But Sozin’s Comet… that four-arc set of episodes is truly the pinnacle of the epic, both in the telling of a story and in its technical achievement. The animation is the best of the entire series, and it’s obvious in their style, attitude, expressions, and actions that each character has grown and changed so much. Aang is now looking like the man he will become, Zuko is no longer the emotionally uncertain lost child, Katara has evolved into a woman and a master of her art, and Sokka has grown from a wise-cracking over-confident boy into a wise-cracking leader of men whose confidence is both weathered and deserved. Toph, well, she’s still there mostly for comic relief, but we love her all the same.

The animation and action of those four episodes is pure seat-gripping intensity. Both of us were hit with fits of squeals and “oooh!s” as the characters each faced their action-packed destinies on the day of the comet. Even the return of the “great masters” was handled well: powerful and packed with a mighty punch, but not so over-played as to upstage the more important tension behind the fights of the main cast.

My only complaint is the handling of the motivations and attitudes of Ozai and Azula. If you know me at all, you also know that a absolutely loathed the character of Azula. I have never been a fan of bad guys who are “evil for the sake of being evil,” and Azula is no exception. From her first appearance she was portrayed as a Grade A Bitch, and she never got any better. In the beach episode, the writers had a clear moment to actually give her character some more definition and depth, but instead they squandered it on just making her even more insane and evil. Ozai, while less gonzo-nutso-bonkers than his psychotic daughter, was just as bad in the “I’m Bad Because I’m Bad” department. I prefer villains that have depth and more human motivations than simply “Kill Everyone!” and “Rule The World!” and their ilk. The handling of Azula’s defeat was just a bit weak, and her descent into lunacy was not a satisfying conclusion to her character’s involvement in the epic.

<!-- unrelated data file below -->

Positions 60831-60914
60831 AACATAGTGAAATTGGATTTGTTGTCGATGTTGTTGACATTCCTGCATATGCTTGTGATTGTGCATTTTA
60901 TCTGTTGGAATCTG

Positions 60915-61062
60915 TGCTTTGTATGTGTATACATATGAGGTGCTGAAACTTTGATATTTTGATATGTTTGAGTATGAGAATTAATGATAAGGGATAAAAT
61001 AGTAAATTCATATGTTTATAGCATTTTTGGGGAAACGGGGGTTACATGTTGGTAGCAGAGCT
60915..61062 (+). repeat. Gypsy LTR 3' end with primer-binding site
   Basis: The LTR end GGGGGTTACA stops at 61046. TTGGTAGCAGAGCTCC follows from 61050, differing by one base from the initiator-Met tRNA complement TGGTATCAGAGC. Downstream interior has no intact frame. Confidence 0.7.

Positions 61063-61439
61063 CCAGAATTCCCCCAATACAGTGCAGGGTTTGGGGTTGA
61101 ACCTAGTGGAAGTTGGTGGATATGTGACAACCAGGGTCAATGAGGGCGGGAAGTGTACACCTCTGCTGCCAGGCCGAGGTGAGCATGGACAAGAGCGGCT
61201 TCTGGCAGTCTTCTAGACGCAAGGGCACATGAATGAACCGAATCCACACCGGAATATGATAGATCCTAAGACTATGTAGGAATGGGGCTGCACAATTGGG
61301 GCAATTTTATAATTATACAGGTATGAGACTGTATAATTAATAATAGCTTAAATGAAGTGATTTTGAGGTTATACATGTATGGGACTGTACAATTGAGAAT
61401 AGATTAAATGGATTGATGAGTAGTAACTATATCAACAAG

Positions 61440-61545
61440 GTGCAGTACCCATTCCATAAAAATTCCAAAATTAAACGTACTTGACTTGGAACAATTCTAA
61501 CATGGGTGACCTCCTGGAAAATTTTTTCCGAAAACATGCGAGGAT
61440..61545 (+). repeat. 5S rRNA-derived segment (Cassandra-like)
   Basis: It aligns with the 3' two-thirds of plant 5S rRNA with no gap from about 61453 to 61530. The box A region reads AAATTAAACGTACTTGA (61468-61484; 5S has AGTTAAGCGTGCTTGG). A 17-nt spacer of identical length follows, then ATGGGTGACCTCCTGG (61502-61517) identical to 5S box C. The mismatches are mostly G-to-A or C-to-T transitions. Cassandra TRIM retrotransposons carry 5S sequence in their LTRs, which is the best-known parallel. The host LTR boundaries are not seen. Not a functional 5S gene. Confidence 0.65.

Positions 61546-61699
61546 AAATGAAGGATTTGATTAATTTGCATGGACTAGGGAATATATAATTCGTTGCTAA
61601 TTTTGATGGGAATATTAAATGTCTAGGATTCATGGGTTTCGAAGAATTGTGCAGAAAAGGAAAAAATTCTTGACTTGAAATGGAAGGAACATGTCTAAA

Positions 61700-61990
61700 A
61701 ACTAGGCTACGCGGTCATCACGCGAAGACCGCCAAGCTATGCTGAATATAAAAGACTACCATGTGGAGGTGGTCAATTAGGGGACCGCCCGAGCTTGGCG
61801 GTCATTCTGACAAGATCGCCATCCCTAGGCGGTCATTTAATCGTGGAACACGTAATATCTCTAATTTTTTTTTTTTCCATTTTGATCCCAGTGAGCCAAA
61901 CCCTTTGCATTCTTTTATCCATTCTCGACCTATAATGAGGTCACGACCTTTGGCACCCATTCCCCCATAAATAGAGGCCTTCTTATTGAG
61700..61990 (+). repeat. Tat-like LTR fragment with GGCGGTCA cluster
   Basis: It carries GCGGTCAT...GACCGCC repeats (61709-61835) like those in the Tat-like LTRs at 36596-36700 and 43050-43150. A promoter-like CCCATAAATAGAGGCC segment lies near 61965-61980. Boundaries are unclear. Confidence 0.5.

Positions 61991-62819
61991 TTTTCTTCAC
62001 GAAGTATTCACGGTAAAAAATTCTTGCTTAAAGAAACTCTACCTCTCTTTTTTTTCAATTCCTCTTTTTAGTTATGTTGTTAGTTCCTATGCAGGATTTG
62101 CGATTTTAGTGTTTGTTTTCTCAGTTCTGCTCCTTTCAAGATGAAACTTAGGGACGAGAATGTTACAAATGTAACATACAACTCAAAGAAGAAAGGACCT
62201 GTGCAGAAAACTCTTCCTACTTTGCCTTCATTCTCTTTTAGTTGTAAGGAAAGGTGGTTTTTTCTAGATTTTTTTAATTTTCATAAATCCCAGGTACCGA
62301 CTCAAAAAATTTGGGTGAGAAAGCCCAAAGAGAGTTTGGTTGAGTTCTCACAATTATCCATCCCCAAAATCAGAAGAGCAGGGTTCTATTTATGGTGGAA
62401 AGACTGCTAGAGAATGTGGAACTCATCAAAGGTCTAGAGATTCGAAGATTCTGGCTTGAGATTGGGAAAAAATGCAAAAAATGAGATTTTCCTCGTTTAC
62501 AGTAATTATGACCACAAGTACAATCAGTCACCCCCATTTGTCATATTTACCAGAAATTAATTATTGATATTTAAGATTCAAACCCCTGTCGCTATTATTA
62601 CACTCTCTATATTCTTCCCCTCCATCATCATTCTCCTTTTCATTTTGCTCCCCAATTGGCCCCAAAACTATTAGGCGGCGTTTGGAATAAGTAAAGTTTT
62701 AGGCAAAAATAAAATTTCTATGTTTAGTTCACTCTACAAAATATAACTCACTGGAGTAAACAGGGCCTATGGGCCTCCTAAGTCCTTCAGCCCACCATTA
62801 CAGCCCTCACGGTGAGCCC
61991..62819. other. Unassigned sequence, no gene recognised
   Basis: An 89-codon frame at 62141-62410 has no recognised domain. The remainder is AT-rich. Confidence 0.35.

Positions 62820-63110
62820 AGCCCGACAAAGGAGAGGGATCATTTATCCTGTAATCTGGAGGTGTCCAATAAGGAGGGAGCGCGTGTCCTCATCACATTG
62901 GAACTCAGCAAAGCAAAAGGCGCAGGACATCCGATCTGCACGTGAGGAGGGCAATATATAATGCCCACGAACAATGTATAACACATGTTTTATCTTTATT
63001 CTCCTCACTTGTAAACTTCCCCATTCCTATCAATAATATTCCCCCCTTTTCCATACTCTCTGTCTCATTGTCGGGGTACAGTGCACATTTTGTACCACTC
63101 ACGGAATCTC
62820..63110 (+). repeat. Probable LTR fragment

But the defeat of the Firelord, and the battle of truly epic proportions that preceded it, were perfect. Aang did not compromise his morals when the moment came to follow through, and the menace was eliminated in a deserving (and ultimately emasculating) manner. I think that the days that follow would make a great stage for a role-playing game setting, as the nations struggle to rebuild themselves, and the Air Temples are reestablished. All things considered, the conclusion was a good one, a well-written end to this story.

Now, I want the next part of the story to begin.


4 thoughts on “Sozin’s Comet